Figure 7 shows the model designed under Scilab for the Q-channel, in very simple manner, it illustrates a DSSS process. It includes the MSRG with a mask and an RS-232 coding; with the transformation; where is the value of the signal on a chip .

Figure 8 represents frequency spectra of the information signal and the spread signal using Fast Fourier Transform (FFT).

The central band frequency band has been enlarged in a factor equal to the spread ratio.

The spread spectrum is performed by acting on the parameters of the clocks. To have a spreading factor equal

to, the clock connected to the PN is set to be 128 times faster than the clock connected to the

shift register containing the information bits. This is a typical modeling of DSSS, each information bit is encoded by 128 chip of the pseudo-random sequence. Figure 8 is a comparison of the spectrum of the original information signal and the spectrum of the spread signal, under Scilab/Xcos. To get it we take the output from To workspace Blocks (info. values and signal. values). By this way, full spectral analysis can be made on systems such DS-CDMA.

6. Modeling a Gold Code Generator with Xcos

We take here two polynomials used for the Global Positioning System (GPS) and forming a preferred pair by the Gold criteria [7] : and; each one in Fibonacci configuration or SSRG. As it has been done for the MSRG, the conceptual model is shown in Figure 9. Figure 10 illustrates the designed model under Xcos. We denote G10 the output sequence of length.

6.1. Correlation of Generated Sequences

We take now as output for different initial loading of the first LFSR. By this way two gold sequences are obtained. is the Auto Correlation function for; and is the Cross Correlation of and.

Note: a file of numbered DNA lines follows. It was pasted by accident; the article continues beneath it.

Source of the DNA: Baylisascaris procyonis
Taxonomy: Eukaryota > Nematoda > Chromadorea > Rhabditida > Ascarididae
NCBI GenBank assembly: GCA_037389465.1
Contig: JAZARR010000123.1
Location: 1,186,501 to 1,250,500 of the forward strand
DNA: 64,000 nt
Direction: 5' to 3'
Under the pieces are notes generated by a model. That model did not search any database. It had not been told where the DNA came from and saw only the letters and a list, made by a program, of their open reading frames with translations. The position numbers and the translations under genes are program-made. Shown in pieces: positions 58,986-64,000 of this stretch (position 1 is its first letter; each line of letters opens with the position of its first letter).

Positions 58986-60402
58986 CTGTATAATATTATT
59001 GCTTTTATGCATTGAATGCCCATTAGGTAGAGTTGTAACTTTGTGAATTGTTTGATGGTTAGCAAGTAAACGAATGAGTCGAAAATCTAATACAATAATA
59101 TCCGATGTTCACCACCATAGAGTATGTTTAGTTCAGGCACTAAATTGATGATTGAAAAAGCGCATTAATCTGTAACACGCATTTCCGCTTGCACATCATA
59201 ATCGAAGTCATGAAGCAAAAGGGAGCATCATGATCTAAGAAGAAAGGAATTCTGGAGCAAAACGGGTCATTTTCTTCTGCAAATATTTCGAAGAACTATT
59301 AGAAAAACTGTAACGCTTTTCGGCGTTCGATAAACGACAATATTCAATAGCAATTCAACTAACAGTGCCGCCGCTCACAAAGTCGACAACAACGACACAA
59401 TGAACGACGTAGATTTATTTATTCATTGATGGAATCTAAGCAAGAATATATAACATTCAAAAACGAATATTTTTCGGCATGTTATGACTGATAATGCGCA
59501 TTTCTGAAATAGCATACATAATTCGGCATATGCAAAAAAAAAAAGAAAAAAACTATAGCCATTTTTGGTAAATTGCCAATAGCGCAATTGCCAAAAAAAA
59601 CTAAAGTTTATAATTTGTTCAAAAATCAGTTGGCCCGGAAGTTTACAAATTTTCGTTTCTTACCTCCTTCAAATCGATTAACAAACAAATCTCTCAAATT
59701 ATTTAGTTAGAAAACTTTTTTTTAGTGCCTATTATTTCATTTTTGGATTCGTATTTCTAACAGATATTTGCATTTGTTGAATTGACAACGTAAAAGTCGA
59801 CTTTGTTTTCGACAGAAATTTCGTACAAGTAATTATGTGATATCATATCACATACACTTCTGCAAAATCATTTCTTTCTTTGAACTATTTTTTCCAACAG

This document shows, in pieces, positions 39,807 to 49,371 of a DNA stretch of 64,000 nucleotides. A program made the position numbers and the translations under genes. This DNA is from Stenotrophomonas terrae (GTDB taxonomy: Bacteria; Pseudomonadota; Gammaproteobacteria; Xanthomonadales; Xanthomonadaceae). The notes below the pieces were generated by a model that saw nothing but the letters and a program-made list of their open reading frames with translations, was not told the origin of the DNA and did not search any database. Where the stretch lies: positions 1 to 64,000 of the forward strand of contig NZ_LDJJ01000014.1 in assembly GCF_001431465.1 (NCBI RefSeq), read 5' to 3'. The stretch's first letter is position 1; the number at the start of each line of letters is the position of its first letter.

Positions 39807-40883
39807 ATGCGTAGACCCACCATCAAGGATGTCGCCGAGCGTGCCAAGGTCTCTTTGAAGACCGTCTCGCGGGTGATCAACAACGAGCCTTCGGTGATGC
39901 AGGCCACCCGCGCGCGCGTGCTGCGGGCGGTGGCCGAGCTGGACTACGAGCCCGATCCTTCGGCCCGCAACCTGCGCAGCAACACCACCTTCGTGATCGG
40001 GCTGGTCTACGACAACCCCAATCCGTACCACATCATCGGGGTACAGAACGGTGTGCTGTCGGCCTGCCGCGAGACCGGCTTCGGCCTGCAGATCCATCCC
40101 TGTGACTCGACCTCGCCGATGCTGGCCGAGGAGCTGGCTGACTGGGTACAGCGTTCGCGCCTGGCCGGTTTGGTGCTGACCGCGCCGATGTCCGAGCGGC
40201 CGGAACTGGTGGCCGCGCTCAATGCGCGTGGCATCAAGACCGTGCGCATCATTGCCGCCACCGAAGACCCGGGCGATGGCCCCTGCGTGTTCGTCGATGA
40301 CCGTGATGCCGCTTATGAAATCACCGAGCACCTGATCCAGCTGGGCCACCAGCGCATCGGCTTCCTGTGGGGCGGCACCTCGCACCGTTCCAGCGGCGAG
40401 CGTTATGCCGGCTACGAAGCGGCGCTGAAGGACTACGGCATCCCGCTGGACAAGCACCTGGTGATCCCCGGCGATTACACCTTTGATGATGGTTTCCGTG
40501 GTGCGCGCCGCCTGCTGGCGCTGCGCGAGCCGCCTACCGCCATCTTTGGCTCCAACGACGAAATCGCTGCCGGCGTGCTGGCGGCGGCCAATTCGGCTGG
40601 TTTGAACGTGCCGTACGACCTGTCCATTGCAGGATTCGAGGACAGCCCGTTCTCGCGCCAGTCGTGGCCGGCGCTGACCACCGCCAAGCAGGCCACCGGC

6.2. Correlation of Gold Sequences

Figure 11 gives for a maximum value equal to 1023 and others equal to −65 and +65. The first one indicates that it’s the same sequence. The other peaks illustrate and confirm the defined value for the correlation of these kind of MLS. In a complete period, we have:

is the degree of the polynomial, and are two Gold Sequences.

7. Discussion

Some studies have been made on the simulation of LFSR using Matlab and Simulink [8] . However, the method presented in this work use Scilab and offers many opportunities. The results in Figure 6 show one of them by getting the relative delay brought by the mask. These kind of analysis are related to multiple access in DS- CDMA systems [6] . Another contribution of our method is modeling, simulation and spectral analysis of other sequences generated by LFSR. In this category we can mention the Gold sequences generator Figure 10 offering

Figure 7. Q-channel PN-Generator, spreading simulation.

Figure 8. Amplitude diagram of information and spreaded signal.

Figure 9. Gold generator.

Figure 10. GPS gold generator under Xcos.

Figure 11. Correlation of gold sequences.

indeed possibility to do the same for Kasami Sequences [9] . The flexibility of provided tools may also help to set up a test platform for Non Linear Feedback Shift Register (NLFSR) like De Bruijn sequences used for information security [10] .

8. Conclusion

This paper presents a simple, effective and efficient method for analysis of LFSR, used for CDMA; with computer algebra tool Scilab and Xcos. Advanced models of PN-Generator for I and Q channels are designed. This study provides very beneficial tools for applications related to spreading spectrum. A further study could take an interest in the hardware realization of proposed circuits.

Conflicts of Interest

The authors declare no conflicts of interest.